Let’s start off this week with everybody’s favorite thing about the outdoors: forest management policy.
This week there was a major administrative ruling from the executive branch on off-road vehicle (ORV) use in national forests, and the reception hasn’t been warm in conservation circles. For instance, Missoula resident Jason Keily, who also happens to be director of the Natural Trails and Water Coalition, said in an interview that the ruling avoided addressing the basic problem that prompted the need for rule-making in the first place. That problem is widespread cross-country travel in ORVs that the ruling failed to address by not instructing forests to designate specific areas—small and concentrated enough to make supervision feasible—to which ORV traffic should be limited. Instead, said Keily, forest managers will be tempted to simply validate existing “renegade routes,” even if they negatively impact wildlife, water quality and hiking trails.
Specific trails have not been validated or closed yet, though; individual forests will be making designations in the near future, and the rule directs them to solicit public comment, so if you’re interested in preserving sections of the forest for non-motorized use, get or stay involved with this issue.
Keily says the Lolo National Forest got ORVs under control 20 years ago, but that the Bitterroot National Forest is the place to watch as it considers how to comply with the new rule—specifically whether to adopt a comprehensive travel plan that would designate hiking, biking and horse trails simultaneously with areas for motorized vehicles, to ensure that all uses get a fair shake. Keep watching here, and I’ll keep you up on the public process.
How about some pedal-power trail use to transition out of wonkville? At 6 PM on Thursday, Nov. 10, and the following three Thursdays, Missoula mountain-biking enthusiasts are planning Starry Night Rides in the hills around town. Meet up with them at the Lincoln Hills Parking area Nov. 10 or catch up with them at Blue Mountain on the 17th. Bring some gloves and ear warmers, maybe a light, too. Check out www.williammartin.com/news.php?item.917 for more info.
For hiking instead of biking, join the Rocky Mountaineers as they head up the trail on the south side of Mount Sentinel and into Pattee Canyon during this month’s kids’ hike on Saturday, Nov. 12. Call 543-6508 to find out the details.
One of the reasons for the limited ambition of the Rocky Mountaineers kids’ hike this month is that it’s hunting season. If you’re planning to hunt with guns, you should be aware that the Montana Dept. of Natural Resources and Conservation has restricted firearm discharge on two parcels of school trust lands within the Pattee Canyon Recreation Area. If you’re planning to hunt in that area—not likely, since the adjacent Forest Service land is also a no-gun zone, but still possible—be sure to check with the DNRC to be sure you’re within the bounds. Call 542-4200 to get more info.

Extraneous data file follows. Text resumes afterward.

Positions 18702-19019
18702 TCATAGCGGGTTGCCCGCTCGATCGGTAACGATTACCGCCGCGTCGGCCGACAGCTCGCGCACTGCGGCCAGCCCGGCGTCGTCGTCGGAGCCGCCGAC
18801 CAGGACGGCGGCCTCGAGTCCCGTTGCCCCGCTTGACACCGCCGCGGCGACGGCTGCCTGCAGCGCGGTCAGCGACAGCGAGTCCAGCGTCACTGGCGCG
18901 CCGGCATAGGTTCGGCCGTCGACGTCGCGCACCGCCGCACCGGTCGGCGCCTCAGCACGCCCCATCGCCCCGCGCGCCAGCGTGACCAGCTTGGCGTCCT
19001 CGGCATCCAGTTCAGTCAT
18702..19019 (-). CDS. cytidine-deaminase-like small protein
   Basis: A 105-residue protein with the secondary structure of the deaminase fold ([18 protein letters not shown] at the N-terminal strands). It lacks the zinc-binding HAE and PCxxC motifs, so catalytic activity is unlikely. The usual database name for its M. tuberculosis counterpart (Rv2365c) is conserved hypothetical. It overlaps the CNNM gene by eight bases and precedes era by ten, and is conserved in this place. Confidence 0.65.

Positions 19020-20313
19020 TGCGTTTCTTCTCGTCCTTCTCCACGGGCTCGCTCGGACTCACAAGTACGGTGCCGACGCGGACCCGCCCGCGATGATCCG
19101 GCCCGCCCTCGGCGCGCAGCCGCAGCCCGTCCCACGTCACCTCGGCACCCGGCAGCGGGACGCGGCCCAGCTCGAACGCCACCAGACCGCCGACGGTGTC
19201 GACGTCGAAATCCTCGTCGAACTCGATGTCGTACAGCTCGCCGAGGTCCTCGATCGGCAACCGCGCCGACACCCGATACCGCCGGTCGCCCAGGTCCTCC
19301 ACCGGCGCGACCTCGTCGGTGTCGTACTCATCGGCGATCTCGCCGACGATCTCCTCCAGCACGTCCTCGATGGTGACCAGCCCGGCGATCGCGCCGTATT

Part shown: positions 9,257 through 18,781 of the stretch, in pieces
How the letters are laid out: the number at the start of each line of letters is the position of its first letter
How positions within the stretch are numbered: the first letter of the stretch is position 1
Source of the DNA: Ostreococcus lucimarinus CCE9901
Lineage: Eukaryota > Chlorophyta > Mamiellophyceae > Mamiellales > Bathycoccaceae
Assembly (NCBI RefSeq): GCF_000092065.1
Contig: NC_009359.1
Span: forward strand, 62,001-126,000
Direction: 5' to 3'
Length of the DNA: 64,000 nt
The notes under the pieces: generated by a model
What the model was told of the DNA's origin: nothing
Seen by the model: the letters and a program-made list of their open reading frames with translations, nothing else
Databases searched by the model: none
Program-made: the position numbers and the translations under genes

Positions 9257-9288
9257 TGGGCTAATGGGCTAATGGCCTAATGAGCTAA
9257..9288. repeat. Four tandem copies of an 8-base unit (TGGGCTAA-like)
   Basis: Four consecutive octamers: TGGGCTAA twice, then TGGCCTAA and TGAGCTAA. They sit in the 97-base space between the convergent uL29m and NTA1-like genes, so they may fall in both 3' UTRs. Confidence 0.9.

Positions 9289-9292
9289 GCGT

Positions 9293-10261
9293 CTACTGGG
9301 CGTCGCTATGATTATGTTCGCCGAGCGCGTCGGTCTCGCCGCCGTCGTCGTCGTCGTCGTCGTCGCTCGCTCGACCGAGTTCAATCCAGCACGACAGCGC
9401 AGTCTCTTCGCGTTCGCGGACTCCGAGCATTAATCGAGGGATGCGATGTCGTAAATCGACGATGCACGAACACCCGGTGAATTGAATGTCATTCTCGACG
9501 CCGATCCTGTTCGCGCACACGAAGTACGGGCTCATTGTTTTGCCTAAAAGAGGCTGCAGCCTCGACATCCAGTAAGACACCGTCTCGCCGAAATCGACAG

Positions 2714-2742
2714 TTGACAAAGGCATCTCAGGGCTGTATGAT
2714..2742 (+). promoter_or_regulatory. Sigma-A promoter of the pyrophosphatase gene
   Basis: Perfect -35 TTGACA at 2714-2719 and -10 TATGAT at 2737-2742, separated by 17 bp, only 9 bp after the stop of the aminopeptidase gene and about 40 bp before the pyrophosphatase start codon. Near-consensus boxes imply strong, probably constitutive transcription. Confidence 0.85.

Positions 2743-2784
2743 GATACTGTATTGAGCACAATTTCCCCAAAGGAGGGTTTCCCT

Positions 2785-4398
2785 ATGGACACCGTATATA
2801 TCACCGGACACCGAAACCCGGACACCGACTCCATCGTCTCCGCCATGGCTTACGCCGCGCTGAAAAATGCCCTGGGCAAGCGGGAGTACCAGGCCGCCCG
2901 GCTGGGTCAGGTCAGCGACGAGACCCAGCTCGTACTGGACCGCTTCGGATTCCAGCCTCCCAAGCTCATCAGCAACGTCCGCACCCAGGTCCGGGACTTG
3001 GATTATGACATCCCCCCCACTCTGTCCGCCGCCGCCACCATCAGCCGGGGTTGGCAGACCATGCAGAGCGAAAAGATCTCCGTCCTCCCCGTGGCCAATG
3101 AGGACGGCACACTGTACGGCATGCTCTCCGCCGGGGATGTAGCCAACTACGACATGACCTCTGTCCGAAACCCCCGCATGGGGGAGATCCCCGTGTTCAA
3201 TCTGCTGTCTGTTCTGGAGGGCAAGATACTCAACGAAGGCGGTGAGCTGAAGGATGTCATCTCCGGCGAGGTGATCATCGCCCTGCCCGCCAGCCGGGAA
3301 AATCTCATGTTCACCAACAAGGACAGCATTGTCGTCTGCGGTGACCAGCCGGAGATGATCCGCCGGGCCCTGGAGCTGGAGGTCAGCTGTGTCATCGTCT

You might have noticed some snow lately. With snow comes snow slides. Learn about those from Minot Maser, local representative for Backcountry Access and a multiply-certified ski guide, when he leads a free Avalanche Awareness and Transceiver Education Workshop on Wednesday, Nov. 16, at 7 PM at Pipestone Mountaineering, 129 W. Front St. The session will cover the basics of snow stability, help participants identify safe routes, and cover transceiver use in case something does go wrong.
If your Wednesday is already booked, UM’s Outdoor Program has an avalanche lecture planned for 7 PM in the North Urey Lecture Hall on the UM campus; they’re also putting on a transceiver clinic on the 19th from 9 AM to 2 PM. Call 243-5172 to get details for either one.
What should you do with your new backcountry skills? If you’re a UM student, you could pop that question to the UM Peak, Pack & Paddle when they meet at 4 PM on Thursdays, except Thanksgiving, in room 224 of the University Center on the UM campus.
If the widespread white is not encouragement enough, The Banff Mountain Film Festival, a wandering thrill-film festival, should kick-start your outdoor ambition when it sets up a show in the University Theater on the UM campus at 6 PM on Saturday, Nov. 12. Tickets cost $13, $11 in advance, and allow you to view more than a few films of interest to outdoor-loving adrenaline junkies. Call 243-5172.
Speaking of thrill films, Warren Miller’s latest movie, Higher Ground, is showing at 7 and 9:15 PM at the Wilma Theatre on Friday, Nov. 11. There will be many prizes raffled off at intermission and the proceeds from the event benefit the Montana Ski Education Foundation, so fork over the $7 entry fee ($5 in advance) and walk away with many times that in lift tickets and ski shwag.
Finally, if you like to slap the shuttlecock, be sure to sign up by 7 PM on Tuesday, Nov. 15, for the badminton tournament put on by the UM Fitness and Rec Center (FRC) beginning at 5 PM on Wednesday, Nov. 15. Entry is free for FRC members and $6 for others. Call 243-2804.
Ski season is imminent. None of the commercial mountains are open yet, but I’m watching closely. And I’ll keep you informed. Do the same for me.